“Our aim is not only to make the child understand, and still less to force him to memorize, but so to touch his imagination as to enthuse him to his innermost core. We do not want complacent pupils, but eager ones. ”

Dr. Maria Montessori


Dr. Maria Montessori, the creator of “The Montessori Method of Education,” devoted her life to developing a philosophy of education emphasizing the importance of the child’s early years. As the first woman physician to graduate from the University of Rome, she became involved with education as a doctor treating children labeled as retarded. She treated even the smallest child with a respect that amounted almost to reverence. In 1906 she was invited to open a daycare center for the children of desperately poor families in the San Lorenzo slums of Rome. She called it “A Children’s House,” and developed an environment geared to the size, pace and interest of the boys and girls between the ages of three and six.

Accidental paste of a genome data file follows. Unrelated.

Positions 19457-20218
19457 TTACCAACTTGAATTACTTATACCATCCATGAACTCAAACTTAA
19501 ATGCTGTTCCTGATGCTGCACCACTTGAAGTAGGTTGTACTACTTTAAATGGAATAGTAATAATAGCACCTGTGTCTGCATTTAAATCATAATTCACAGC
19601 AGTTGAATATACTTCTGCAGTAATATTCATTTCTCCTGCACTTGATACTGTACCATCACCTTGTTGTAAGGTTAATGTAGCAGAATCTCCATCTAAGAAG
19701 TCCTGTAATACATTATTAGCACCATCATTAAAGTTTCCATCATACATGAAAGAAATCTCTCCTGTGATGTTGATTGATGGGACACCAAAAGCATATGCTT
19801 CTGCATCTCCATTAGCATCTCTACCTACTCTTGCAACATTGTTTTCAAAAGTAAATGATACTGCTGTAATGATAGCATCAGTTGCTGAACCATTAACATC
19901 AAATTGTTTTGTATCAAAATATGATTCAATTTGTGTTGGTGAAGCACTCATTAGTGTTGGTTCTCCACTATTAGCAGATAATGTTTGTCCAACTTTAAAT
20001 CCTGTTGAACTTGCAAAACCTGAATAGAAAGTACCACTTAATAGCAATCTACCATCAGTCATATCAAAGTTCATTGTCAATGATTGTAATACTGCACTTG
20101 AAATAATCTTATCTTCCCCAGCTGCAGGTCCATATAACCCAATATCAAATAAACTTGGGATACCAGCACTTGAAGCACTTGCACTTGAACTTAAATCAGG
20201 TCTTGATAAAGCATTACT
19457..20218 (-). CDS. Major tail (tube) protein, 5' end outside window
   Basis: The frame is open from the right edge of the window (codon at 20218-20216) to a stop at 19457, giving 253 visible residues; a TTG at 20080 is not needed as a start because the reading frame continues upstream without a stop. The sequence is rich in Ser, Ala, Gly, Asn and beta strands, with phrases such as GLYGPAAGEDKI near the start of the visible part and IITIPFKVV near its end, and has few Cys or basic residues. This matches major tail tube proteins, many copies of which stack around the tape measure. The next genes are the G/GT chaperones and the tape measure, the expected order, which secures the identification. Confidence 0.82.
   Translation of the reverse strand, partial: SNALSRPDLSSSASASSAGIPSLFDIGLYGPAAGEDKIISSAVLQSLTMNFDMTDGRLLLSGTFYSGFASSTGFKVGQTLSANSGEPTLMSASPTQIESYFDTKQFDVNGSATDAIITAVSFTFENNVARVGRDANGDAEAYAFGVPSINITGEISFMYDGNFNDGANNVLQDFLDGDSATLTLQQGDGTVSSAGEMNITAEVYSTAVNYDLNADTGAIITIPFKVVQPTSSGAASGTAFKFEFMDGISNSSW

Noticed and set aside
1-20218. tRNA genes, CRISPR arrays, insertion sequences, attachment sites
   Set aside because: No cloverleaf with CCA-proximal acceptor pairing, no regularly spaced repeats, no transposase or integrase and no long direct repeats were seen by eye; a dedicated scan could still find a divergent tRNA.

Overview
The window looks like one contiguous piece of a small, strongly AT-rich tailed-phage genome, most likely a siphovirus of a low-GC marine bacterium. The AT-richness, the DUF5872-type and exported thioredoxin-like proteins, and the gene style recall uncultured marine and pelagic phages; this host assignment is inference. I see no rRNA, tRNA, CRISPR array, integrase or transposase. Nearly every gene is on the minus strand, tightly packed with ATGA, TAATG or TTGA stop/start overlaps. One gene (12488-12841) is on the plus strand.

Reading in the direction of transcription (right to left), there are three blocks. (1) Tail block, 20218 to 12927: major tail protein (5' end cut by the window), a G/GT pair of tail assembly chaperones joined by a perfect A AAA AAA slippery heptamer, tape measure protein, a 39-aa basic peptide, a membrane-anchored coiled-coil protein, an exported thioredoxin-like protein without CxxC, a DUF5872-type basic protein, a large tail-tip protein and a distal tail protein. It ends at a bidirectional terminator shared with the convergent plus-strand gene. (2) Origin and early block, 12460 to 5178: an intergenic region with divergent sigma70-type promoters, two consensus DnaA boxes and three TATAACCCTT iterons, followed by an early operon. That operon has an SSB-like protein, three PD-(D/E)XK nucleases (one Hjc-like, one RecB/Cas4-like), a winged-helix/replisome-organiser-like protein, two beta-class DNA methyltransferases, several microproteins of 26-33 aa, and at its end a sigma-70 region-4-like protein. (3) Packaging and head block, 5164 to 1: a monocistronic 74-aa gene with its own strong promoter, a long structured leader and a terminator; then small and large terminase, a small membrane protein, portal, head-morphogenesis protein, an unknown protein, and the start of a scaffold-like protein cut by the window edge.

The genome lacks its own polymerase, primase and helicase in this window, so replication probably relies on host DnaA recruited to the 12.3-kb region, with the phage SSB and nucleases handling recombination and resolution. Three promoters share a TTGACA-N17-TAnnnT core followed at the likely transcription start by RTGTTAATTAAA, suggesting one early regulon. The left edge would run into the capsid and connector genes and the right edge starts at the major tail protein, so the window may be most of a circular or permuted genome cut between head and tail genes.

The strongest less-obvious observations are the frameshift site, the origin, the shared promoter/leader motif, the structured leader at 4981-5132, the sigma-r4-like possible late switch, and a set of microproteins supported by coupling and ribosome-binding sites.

Montessori described the function of education as an “Aid to Life”. Her dynamic theories included such revolutionary premises as children are to be respected as different from adults and as individuals who are different from one another, children create themselves through purposeful activity, and the most important years for learning are from birth to age six. “The task of the child,” said Dr. Montessori “is to construct a man, oriented to his environment, adapted to his time, place and culture.” She emphasized two main points: first, it is the duty of the teacher to help rather than judge; and rudimental work does not exhaust, but rather gives nourishment.

Today, after over 100 years of application, the principles of her approach have proved to be valid and continue to be respected and practiced all over the world.

The foundation of the philosophy evolved from Dr. Montessori’s observations that:

  • Young children have an intrinsic capacity and desire to explore, discover and learn about their world.
  • Children learn most effectively through concrete experiences and self-discovery.
  • No two children learn at the same pace or in the same way, and must be respected as unique individuals.
  • The impressions formed during the early childhood years have a lasting effect upon a child’s attitude toward learning and life itself.